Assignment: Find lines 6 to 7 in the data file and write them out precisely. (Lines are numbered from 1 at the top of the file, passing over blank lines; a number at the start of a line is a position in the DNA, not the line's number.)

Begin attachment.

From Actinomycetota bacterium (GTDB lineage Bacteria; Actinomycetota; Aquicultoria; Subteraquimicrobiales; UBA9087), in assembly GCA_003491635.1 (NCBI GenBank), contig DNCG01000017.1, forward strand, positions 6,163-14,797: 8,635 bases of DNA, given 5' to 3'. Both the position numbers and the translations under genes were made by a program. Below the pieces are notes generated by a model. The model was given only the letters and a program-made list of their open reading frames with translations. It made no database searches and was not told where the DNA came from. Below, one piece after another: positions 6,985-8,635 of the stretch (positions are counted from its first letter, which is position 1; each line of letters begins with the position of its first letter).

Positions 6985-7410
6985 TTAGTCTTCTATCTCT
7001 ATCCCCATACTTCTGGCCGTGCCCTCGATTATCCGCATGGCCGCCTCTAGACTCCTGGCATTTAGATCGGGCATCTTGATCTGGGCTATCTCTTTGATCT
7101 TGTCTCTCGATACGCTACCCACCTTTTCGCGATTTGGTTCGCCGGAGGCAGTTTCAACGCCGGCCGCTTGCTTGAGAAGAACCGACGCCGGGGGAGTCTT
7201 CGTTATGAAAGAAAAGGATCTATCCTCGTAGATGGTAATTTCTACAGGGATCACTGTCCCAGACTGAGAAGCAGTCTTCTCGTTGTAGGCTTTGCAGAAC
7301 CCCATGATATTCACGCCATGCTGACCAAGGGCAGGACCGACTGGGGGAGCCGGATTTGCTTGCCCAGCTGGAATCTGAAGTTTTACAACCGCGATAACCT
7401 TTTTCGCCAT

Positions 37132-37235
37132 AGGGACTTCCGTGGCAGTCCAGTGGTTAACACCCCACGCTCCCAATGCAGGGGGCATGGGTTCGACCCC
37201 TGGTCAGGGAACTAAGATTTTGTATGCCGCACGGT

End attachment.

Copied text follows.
7201 CGTTATGAAAGAAAAGGATCTATCCTCGTAGATGGTAATTTCTACAGGGATCACTGTCCCAGACTGAGAAGCAGTCTTCTCGTTGTAGGCTTTGCAGAAC
7301 CCCATGATATTCACGCCATGCTGACCAAGGGCAGGACCGACTGGGGGAGCCGGATTTGCTTGCCCAGCTGGAATCTGAAGTTTTACAACCGCGATAACCT